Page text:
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peeling boiled eggs?

Hello Everyone,
I need some advice on the best way to peel hard boiled eggs?
I made some hard boiled eggs to make scotch eggs and when I try removing the shells, part of my egg always seem to stick and break off. I even bought some eggs and let them sit in the fridge for a week before cooking them, since I heard older eggs peel better. That did not help. Any advice would be great. Thanks.

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    1. Let them sit at room temp, preferably in a cardboard container (as opposed to styrofoam)

      Rinse (or submerge) in cold water immediately after taking them out of the boiling water.

      Crack and peel

      1. I am steaming mine now. I steam them in a pot (with a cheapo metal basket ) with the lid on for about 14 minutes, then put them in ice water. The shells just fall off and there is a bright yellow yolk with no grey ring. Perfection.

        http://chowhound.chow.com/topics/777314

        7 Replies
        1. re: sedimental

          I've had excellent success adding the eggs to boiling water and lightly simmering for 14 minutes before allowing to immediately cool down in cold tap water. Adding some ice will likely help.

          1. re: sedimental

            Yep me, too. Since reading this thread however long ago that was I am no longer shy of doing hard boiled egg dishes. I follow the instructions given in the thread and have perfect yellow yolked easy to peel eggs every time. I only ever steam hard boiled eggs now.

            1. re: sedimental

              I just tried steaming them for the first time yesterday and they peeled beautifully. The yolks did have a bit of grey, but that was my fault, I was in the middle of something when the timer went off, and let them go about 5 minutes too long. I used a bamboo steamer over a stainless steel pot, with the water going at a strong boil the entire time. This was my first try at steaming, but I'll definitely be using this method again.

              1. re: sedimental

                once i read that thread last year, I have never done them any other way. It works like magic and so simple!

                1. re: sedimental

                  I just started steaming. Unequivocally, the best method ever. Fresh eggs, old eggs. I steam for 16 minutes, then run water over the eggs so cool enough to peel. No ice,no waiting...perfection.

                  1. re: sedimental

                    sedimental and others, thank you for sharing you switched to steam. Because of reading the comments here and in your link to the other CHOW thread decided to try to steam some eggs. As an experiment, I poked a hole in the big end of some older eggs with a plastic thumb tack. Then steamed nine eggs today for 13 minutes (with a good boil the whole time with steam coming out of lid). Once cooked with the lid on my steamer I lightly shook them to break all the shells (thinking to get the cold water under shells immediately after cooking). Then immediately put eggs with cracked shells in a bowl of ice water. As soon as cool enough to handle pealed each and put back into the bowl of ice water. They were the easiest eggs I ever recall peeling. Each shell quickly came off in one piece. Cooked perfectly with no green line inside on the yolk. Here are a couple pictures of my steamed 'hard boiled' eggs today:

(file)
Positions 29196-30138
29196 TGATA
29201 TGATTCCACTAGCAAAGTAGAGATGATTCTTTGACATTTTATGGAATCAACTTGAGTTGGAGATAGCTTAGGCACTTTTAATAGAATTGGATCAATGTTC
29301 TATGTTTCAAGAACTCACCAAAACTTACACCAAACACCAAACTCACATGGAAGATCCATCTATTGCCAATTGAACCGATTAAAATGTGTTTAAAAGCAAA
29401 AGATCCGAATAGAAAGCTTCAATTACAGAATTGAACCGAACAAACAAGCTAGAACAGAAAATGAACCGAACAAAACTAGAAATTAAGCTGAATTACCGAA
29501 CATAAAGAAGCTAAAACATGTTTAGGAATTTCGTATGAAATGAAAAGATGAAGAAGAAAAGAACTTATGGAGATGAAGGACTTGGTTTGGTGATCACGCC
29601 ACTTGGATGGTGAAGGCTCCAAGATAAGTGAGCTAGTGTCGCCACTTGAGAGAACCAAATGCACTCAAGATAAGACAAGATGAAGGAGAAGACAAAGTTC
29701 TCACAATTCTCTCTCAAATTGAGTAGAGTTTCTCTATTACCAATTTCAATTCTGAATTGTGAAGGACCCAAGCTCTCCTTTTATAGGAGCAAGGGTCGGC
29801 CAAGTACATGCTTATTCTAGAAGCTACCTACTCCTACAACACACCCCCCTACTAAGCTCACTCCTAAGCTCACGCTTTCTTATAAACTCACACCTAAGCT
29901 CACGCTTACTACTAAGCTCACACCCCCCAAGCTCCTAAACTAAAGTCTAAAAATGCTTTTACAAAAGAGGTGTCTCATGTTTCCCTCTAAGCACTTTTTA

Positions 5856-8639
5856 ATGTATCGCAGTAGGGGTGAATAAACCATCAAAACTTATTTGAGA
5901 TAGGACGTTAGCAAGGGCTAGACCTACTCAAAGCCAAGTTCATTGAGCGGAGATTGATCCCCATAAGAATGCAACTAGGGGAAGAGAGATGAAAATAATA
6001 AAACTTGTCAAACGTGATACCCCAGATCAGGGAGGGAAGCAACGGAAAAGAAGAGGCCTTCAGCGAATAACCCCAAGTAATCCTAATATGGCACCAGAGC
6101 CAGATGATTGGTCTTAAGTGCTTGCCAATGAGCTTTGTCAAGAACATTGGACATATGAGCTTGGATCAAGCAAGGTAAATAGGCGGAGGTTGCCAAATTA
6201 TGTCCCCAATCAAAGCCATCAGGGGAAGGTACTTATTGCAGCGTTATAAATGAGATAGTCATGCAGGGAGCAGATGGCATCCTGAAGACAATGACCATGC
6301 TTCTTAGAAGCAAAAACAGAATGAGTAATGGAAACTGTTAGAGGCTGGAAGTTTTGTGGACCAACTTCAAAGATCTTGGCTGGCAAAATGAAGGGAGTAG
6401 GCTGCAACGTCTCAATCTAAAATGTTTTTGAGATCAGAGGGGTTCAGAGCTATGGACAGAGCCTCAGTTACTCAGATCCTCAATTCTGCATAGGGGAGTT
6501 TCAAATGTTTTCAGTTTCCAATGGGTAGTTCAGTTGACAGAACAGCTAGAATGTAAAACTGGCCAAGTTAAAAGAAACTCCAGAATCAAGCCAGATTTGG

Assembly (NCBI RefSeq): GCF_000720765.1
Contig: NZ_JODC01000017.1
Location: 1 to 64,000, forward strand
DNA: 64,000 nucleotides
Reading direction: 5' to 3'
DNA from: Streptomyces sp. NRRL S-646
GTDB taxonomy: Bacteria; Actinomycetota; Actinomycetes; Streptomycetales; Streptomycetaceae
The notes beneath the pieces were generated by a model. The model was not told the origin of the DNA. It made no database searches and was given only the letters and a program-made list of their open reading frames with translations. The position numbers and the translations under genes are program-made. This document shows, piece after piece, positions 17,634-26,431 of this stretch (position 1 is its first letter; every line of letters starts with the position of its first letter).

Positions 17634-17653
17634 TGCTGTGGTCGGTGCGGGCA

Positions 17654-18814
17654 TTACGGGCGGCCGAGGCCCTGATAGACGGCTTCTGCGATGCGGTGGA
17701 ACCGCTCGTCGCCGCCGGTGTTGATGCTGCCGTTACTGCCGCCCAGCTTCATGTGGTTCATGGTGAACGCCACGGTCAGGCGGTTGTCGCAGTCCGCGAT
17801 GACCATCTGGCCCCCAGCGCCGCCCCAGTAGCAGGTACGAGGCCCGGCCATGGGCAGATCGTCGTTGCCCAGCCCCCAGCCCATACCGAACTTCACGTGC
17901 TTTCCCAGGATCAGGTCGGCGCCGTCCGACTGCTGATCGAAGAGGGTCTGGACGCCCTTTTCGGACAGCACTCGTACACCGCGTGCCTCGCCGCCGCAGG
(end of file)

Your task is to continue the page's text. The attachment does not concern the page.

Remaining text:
http://designavs.com/pics/egg_steamed...
                    http://designavs.com/pics/egg_steamed...

                    I almost can not believe it. If this repeats, disregard what I said a week ago below about boiling eggs because I switched to steaming eggs from now on.

                    1. re: smaki

                      it's cool isn't it!! I couldn't believe it either.

                      And I never poke a hole in them. So, try it w/o doing that and see if it still works for you. It does for me. One less step! And it seems to make NO difference whether the eggs are fresh or old. They all have worked the same for me.

                  2. I find that they peel best when they are hot, and that I have to crack the shells all over right away, and that I have to fill their pan with cold water and peel them under running cold water.

                    1. Mine go straight from the stove to the prep sink next to the stove. I immediately run cold water into the pot, crack/peel the eggs under warm running water.
                      Never let the eggs cool down.